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42 of 46 people found the following review helpful
on July 11, 2011
This is a great little war film with a super cast. However the VCI release is in pan and scan. What a let down especially as the film starts in full widescreen and then zooms in. I wouldnt care but they state on the box that they have restored it. Whats even better is they have a clip at the start of the film dedicating it to Guy Green the director. He will be turning in his grave at VCIs attempt at putting this film on dvd. When are dvd companies goign to realise that fans of films want them in their true glory. Not cropped. Great film let down by a poor dvd transfer
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17 of 19 people found the following review helpful
SEA OF SAND (1958), also known as DESERT PATROL, was shot in the Libyan Desert and takes place just before the climatic North Africa battle of El Alamein.

Michael Craig leads a secret commando mission against Rommel's forces. The target is a German fuel dump, located hundreds of miles behind enemy lines, and their job is to destroy it. However, Craig and his men also discover that the Germans are equipped with many new tanks, a fact that desperately must be reported to their superiors. Unfortunately, with their radio out, their vehicles damaged or destroyed and German patrols hot on their trail, accomplishing that is not going to be an easy task.

Directed by Guy Green and co-starring Richard Attenborough and John Gregson, SEA OF SAND is an exciting, action-filled drama that features some stunning desert photography.

© Michael B. Druxman
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17 of 20 people found the following review helpful
on May 11, 2011
Sea Of Sand
Sea of Sand is a well acted story about a group of British soldiers, who were sent after the fuel and ammunition of the German occupants of the desert. It shows the hardship of what the North African desert meant; as also the sufferings of the soldiers during this operation (IT WAS A SMALL CONTINGENT) where they had to blow the German Storage Camps and stop the Desert Fox from continuing the occupation of North Africa.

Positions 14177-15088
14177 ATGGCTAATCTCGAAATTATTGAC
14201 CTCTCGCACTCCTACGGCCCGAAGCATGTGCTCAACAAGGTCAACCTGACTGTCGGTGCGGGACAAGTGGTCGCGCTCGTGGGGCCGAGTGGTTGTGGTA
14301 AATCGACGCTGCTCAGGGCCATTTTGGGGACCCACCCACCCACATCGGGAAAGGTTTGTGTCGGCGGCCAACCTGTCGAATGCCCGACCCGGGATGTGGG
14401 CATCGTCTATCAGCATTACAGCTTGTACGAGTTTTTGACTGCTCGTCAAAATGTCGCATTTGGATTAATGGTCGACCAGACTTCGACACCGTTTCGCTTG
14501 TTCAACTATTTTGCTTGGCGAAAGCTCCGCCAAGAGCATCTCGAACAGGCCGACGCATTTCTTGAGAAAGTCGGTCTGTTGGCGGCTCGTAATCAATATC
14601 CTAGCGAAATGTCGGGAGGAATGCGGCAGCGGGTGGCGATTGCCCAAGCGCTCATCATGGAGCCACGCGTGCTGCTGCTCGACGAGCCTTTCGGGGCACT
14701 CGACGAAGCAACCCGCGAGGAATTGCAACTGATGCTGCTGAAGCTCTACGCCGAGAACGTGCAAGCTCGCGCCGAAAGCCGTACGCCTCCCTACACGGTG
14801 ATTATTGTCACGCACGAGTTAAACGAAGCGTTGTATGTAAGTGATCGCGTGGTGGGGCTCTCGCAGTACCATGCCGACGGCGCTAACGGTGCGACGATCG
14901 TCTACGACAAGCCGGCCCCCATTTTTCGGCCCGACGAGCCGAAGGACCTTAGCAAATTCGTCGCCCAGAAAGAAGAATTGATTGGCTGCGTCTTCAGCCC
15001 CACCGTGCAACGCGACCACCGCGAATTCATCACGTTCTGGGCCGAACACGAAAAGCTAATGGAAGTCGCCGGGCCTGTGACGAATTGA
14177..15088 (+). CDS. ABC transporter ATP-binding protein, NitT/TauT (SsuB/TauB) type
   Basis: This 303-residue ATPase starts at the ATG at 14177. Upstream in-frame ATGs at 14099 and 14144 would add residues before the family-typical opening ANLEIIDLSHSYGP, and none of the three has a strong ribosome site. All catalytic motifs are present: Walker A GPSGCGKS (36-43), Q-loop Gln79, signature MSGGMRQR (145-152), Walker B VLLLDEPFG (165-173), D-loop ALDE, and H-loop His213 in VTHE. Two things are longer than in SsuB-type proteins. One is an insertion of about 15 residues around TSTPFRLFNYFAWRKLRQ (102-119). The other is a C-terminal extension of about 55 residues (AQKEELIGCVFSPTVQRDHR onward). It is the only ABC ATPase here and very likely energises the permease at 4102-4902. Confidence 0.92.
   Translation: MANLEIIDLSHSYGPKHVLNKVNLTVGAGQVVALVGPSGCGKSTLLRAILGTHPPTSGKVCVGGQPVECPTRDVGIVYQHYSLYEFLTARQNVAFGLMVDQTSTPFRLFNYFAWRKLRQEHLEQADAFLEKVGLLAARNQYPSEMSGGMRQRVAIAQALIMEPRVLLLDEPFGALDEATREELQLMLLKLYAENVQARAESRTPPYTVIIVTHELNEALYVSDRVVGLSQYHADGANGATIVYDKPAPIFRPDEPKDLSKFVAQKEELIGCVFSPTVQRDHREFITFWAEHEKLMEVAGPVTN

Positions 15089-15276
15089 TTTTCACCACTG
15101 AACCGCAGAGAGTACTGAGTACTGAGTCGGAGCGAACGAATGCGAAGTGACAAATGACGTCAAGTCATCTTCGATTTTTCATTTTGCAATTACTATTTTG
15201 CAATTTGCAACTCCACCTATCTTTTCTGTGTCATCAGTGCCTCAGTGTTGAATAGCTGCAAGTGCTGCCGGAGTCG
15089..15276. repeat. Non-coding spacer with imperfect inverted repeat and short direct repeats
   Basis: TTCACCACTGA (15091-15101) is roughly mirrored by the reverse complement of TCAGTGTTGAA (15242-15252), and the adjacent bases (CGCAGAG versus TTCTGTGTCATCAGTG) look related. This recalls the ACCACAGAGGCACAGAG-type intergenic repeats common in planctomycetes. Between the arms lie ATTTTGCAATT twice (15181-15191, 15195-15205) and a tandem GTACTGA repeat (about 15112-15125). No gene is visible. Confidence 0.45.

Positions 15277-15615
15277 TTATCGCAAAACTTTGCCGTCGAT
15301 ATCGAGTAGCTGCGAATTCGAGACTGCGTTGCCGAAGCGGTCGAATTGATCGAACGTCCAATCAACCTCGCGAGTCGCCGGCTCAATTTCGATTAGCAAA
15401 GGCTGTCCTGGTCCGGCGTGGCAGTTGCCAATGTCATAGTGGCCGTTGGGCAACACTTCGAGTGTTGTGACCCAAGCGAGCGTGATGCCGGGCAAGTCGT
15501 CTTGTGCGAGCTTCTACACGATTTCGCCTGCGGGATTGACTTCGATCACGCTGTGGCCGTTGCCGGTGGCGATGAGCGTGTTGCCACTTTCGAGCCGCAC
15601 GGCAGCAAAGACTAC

This film had fascinated me when it was released in the early sixties. I remember that I had seen it a few times during that period..
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8 of 9 people found the following review helpful
VCI Entertainment and Tempean Films presents "SEA OF SAND" (aka:Desert Patrol) (1958) (99 min/B&W) -- Starring Richard Attenborough, John Gregson, Michael Craig, Vincent Ball, Percy Herbert, Barry Foster, Andrew Faulds, George Murcell, Ray McAnally,Harold Goodwin, Tony Thawnton, Wolf Frees & George Mikell

Directed by Guy Green

Another great film from the British Invasion from VCI.

Director Guy Green has plenty of talent and was good at getting the most out of his actors. Simple heroics are eschewed - though heroism is at the core of the film's denouement and anyone who derives pleasure from seeing British acting staples like Michael Craig, John Gregson, Richard Attenborough and Percy Herbert are in for the best of film performances.

Percy Herbert whose death scene is extremely moving. Unrest within the classes, rank and experience are familiar elements from other films of the genre, but here are rendered a little more interesting and unpredictable, but comes off quite nicely.